Category: Pet Microchipping

Microchip Monday: The Front Street Animal Shelter Chip Challenge

POSTED BY Found Animals IN

front street animal shelter

This guest post is authored by Gina Knepp, Animal Care Services Manager at the Front Street Animal Shelter in Sacramento, CA.
The City of Sacramento has a population of 460,000 with an estimated 254,000 pets (not counting about 70,000 community cats). Our shelter supports 10,000 lost, stray, abandoned and surrendered pets every year.

The Front Street Animal Shelter in Sacramento is on a mission to microchip everything with four legs!
Offering $5 microchips has made a big difference in pet owner affordability and the public’s interest in microchipping is on the rise. With over 100 offsite adoption and community outreach…

12 Microchip Monday: 5 Things You Didn’t Know About AAHA’s Pet Microchip Lookup Tool


senior chihuahua

If you ever find a lost pet, hopefully he’ll have an ID tag with the owner’s phone number on it, as this is usually the quickest way to return a pet back to his family. However, if Fido doesn’t have external ID, you’ll need to take him to a local vet’s office to get him scanned with a universal scanner to see if he has a microchip implanted under his skin.
If he has a microchip, the scanner will reveal a 9, 10, or 15 digit microchip number.  Contrary to popular belief, the scanner doesn’t provide owner contact information. It…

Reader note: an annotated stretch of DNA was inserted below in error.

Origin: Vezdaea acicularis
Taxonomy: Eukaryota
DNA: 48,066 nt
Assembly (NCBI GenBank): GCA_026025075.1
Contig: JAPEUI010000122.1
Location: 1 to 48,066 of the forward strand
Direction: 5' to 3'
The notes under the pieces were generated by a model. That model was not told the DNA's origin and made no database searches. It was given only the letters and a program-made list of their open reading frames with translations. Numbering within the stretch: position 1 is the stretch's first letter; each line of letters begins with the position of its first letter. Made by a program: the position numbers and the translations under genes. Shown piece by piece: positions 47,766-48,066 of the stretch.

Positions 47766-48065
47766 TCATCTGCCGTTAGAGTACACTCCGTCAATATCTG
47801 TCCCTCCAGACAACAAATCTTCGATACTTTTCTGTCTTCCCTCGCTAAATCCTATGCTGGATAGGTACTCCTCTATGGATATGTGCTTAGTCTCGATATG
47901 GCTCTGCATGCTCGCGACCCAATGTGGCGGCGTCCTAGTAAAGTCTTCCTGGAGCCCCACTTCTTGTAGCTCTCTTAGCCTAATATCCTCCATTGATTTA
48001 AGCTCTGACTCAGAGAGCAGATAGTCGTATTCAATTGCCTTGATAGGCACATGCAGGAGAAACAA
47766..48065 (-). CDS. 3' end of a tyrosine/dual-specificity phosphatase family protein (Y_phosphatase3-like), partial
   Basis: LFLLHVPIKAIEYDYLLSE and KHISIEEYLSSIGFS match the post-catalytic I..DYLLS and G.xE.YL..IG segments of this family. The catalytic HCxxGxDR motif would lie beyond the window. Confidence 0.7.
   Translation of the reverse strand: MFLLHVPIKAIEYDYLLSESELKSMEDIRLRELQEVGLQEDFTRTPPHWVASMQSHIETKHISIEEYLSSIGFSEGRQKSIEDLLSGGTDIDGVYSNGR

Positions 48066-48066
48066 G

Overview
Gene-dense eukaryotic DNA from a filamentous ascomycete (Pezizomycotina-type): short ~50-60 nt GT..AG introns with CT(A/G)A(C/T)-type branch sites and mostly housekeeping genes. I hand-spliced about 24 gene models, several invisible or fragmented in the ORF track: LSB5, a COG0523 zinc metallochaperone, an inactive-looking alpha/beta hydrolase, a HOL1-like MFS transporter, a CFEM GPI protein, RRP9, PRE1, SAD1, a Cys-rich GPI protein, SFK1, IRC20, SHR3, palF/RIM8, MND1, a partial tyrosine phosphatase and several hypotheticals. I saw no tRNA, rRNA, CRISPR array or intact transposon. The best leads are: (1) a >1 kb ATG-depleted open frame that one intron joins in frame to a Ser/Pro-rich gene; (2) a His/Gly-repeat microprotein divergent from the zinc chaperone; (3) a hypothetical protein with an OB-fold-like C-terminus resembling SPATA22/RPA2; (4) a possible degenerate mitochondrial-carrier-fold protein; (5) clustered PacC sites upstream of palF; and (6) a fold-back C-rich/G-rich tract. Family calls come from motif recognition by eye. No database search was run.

25 Microchip Monday: The Case of the Missed Microchip


young woman scanning dog for a microchip

We’ve all heard stories of pets mistakenly euthanized due to microchip mishaps. Playing up the emotional strife owners experience when their beloved pets are lost, many articles miss the core questions: what went wrong, and how can we prevent it from happening again? We need to get these pets home safely!
It’s common to blame chips “malfunctioning,” or migrating, but microchip failure and microchip migration are rarely, if ever, the true culprits. For a microchipped pet to make it home, the whole system has to work in harmony, and the chip hardware is the element that quite literally doesn’t have…

19 Microchip Monday: Match Me If You Can


grey tabby cats

“My pets never leave my side.” “The neighbors all know Fido.” “Whiskers is indoor-only.” These are a few common reasons we hear from pet owners who don’t think microchipping is important.
Many owners believe that their pets are so popular, everyone in town would recognize them and bring them home, making ID tags and microchips unnecessary. However, many municipal shelters serve thousands of animals each year. The odds that local animal care professionals know every lab or tabby cat by sight are pretty slim… even if yours is the cutest.
Lost pets may also look different than they do at…

3 Microchip Monday: Where to Find Low-Cost and Free Microchips



One major reason why pet owners don’t microchip their pets is cost.  The price of microchipping services can vary from $10 to $75, and the total cost can climb even higher if you use one of the many fee-based registries.
The good news is that many organizations want to help you get your pet microchipped.  This means there are always low-cost and free microchop deals and promotions out there, you just need to know where to look!
Here are some different avenues to explore if you are one of the many pet owners who do want to get your pet…